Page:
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The Effect of Reynolds and Mach Number on End-Wall Profiling Performance

[+] Author Affiliations
Raúl Vázquez, Vicente Jerez Fidalgo

ITP Industria de Turbo Propulsores S.A., Madrid, Spain

Paper No. GT2010-22765, pp. 1357-1368; 12 pages
  • ASME Turbo Expo 2010: Power for Land, Sea, and Air
  • Volume 7: Turbomachinery, Parts A, B, and C
  • Glasgow, UK, June 14–18, 2010
  • Conference Sponsors: International Gas Turbine Institute
  • ISBN: 978-0-7918-4402-1 | eISBN: 978-0-7918-3872-3
  • Copyright © 2010 by ASME


This paper shows an experimental back-to-back comparison carried out between two annular cascades of identical turbine airfoils operating at the same flow conditions; one of them had axysimmetric endwalls and, the other, non-axysimmetric. The annular cascades consisted of 100 high lift, high aspect ratio and high turning blades that are characteristic of modern low pressure (LP) turbines. Upstream and downstream data were obtained with miniature pneumatic probes. The static pressure fields on the airfoil surface and the end-walls were measured with more than 200 sensors. The motivation of this work is to improve the understanding of profiled end-wall performance in the following three aspects: A. Explore the performance of profiled non-axysimmetric end-walls at off design conditions, namely its sensitivity to Reynolds and Mach numbers, analyzing how the turbine characteristics are modified. For that purpose, the experiment was carried out for a wide range of Reynolds numbers, extending from 120k to 315k, and exit Mach numbers, extending from 0.5 to 0.9. B. Determine experimentally the stagnation pressure loss improvement due to profiled non-axysimmetric end-walls in a relevant environment. C. Investigate further the physical mechanisms that govern the variation of stagnation pressure losses of profiled end-walls. CFD results are presented and are compared with experimental results in terms of total pressure loss, helicity and SKEH.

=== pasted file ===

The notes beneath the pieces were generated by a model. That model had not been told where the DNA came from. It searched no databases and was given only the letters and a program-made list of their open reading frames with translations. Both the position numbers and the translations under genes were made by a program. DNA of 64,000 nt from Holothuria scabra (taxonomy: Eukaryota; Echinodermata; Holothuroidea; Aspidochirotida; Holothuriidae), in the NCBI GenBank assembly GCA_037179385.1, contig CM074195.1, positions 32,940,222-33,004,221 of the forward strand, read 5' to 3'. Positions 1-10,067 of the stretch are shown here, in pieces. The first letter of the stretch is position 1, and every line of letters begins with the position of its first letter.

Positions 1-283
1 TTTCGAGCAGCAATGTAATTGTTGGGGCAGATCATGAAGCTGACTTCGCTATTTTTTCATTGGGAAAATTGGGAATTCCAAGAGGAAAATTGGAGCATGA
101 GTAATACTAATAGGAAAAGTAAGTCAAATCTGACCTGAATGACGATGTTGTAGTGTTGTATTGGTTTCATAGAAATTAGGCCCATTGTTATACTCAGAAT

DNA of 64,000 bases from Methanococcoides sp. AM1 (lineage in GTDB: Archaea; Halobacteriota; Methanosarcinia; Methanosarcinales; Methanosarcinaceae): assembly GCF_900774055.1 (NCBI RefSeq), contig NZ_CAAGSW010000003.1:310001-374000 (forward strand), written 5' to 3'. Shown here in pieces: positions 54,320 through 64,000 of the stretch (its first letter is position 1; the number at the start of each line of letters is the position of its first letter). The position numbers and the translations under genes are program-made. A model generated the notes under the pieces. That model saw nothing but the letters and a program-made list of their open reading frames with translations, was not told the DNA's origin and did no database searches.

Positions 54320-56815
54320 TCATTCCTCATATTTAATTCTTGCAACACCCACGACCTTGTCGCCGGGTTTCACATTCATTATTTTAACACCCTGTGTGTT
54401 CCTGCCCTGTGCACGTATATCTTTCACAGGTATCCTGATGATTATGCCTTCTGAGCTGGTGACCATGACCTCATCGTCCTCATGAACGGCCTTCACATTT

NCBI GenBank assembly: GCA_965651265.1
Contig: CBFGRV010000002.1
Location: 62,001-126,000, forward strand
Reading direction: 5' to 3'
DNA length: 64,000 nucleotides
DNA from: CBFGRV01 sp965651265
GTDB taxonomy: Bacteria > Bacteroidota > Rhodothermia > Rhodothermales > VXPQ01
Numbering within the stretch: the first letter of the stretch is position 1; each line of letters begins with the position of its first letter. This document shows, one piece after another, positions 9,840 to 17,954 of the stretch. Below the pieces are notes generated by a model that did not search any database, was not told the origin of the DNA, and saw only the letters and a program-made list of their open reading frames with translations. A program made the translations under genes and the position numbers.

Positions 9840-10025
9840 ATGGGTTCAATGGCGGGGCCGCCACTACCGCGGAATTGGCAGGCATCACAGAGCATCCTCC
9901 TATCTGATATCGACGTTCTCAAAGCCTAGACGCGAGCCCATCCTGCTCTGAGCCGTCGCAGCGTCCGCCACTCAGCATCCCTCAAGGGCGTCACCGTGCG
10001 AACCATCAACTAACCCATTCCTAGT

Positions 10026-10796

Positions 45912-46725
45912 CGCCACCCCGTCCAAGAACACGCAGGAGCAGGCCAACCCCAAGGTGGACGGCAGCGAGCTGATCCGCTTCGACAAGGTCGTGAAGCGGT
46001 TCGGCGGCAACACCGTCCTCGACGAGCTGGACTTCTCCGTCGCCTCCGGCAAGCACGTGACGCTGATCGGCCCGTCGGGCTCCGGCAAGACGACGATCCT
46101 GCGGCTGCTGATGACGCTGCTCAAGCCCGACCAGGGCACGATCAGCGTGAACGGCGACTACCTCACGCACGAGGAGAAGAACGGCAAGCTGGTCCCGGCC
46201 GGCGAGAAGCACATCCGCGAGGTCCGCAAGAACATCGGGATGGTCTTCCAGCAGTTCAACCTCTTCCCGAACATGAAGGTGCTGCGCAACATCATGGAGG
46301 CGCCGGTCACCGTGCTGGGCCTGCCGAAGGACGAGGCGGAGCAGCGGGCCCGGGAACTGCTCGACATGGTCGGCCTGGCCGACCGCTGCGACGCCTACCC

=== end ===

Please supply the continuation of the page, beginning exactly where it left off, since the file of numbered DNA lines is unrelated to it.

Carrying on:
Copyright © 2010 by ASME
Topics: Mach number



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